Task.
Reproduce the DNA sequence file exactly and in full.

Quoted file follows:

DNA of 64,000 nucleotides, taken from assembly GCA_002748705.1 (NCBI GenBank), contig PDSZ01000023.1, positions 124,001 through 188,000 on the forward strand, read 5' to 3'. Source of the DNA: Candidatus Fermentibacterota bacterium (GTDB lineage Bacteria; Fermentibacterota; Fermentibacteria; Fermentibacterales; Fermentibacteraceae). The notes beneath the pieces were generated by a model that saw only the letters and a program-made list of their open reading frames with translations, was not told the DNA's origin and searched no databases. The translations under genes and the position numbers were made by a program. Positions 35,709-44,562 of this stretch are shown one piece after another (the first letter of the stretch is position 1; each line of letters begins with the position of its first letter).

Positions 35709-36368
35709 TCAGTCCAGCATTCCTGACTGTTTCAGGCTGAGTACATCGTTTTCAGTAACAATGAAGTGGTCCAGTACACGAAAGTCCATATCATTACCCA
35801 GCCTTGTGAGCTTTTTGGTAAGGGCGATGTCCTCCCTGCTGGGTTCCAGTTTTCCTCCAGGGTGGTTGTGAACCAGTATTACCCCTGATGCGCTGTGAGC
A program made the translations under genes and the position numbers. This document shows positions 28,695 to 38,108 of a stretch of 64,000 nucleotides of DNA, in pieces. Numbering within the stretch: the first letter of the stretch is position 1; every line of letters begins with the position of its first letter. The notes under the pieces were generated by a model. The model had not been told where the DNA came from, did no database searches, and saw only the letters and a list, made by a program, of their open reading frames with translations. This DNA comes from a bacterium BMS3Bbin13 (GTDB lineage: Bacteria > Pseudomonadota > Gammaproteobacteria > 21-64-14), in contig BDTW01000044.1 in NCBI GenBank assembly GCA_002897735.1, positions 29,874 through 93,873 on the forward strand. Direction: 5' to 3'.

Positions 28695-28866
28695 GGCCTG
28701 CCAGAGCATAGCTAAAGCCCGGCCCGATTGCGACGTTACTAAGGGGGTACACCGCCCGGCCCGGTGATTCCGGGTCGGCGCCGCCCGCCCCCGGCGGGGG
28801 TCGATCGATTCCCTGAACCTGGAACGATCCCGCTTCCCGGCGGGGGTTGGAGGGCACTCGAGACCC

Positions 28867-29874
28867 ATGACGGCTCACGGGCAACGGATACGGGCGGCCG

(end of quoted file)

DNA of 64,000 nucleotides, taken from assembly GCA_002748705.1 (NCBI GenBank), contig PDSZ01000023.1, positions 124,001 through 188,000 on the forward strand, read 5' to 3'. Source of the DNA: Candidatus Fermentibacterota bacterium (GTDB lineage Bacteria; Fermentibacterota; Fermentibacteria; Fermentibacterales; Fermentibacteraceae). The notes beneath the pieces were generated by a model that saw only the letters and a program-made list of their open reading frames with translations, was not told the DNA's origin and searched no databases. The translations under genes and the position numbers were made by a program. Positions 35,709-44,562 of this stretch are shown one piece after another (the first letter of the stretch is position 1; each line of letters begins with the position of its first letter).

Positions 35709-36368
35709 TCAGTCCAGCATTCCTGACTGTTTCAGGCTGAGTACATCGTTTTCAGTAACAATGAAGTGGTCCAGTACACGAAAGTCCATATCATTACCCA
35801 GCCTTGTGAGCTTTTTGGTAAGGGCGATGTCCTCCCTGCTGGGTTCCAGTTTTCCTCCAGGGTGGTTGTGAACCAGTATTACCCCTGATGCGCTGTGAGC
A program made the translations under genes and the position numbers. This document shows positions 28,695 to 38,108 of a stretch of 64,000 nucleotides of DNA, in pieces. Numbering within the stretch: the first letter of the stretch is position 1; every line of letters begins with the position of its first letter. The notes under the pieces were generated by a model. The model had not been told where the DNA came from, did no database searches, and saw only the letters and a list, made by a program, of their open reading frames with translations. This DNA comes from a bacterium BMS3Bbin13 (GTDB lineage: Bacteria > Pseudomonadota > Gammaproteobacteria > 21-64-14), in contig BDTW01000044.1 in NCBI GenBank assembly GCA_002897735.1, positions 29,874 through 93,873 on the forward strand. Direction: 5' to 3'.

Positions 28695-28866
28695 GGCCTG
28701 CCAGAGCATAGCTAAAGCCCGGCCCGATTGCGACGTTACTAAGGGGGTACACCGCCCGGCCCGGTGATTCCGGGTCGGCGCCGCCCGCCCCCGGCGGGGG
28801 TCGATCGATTCCCTGAACCTGGAACGATCCCGCTTCCCGGCGGGGGTTGGAGGGCACTCGAGACCC

Positions 28867-29874
28867 ATGACGGCTCACGGGCAACGGATACGGGCGGCCG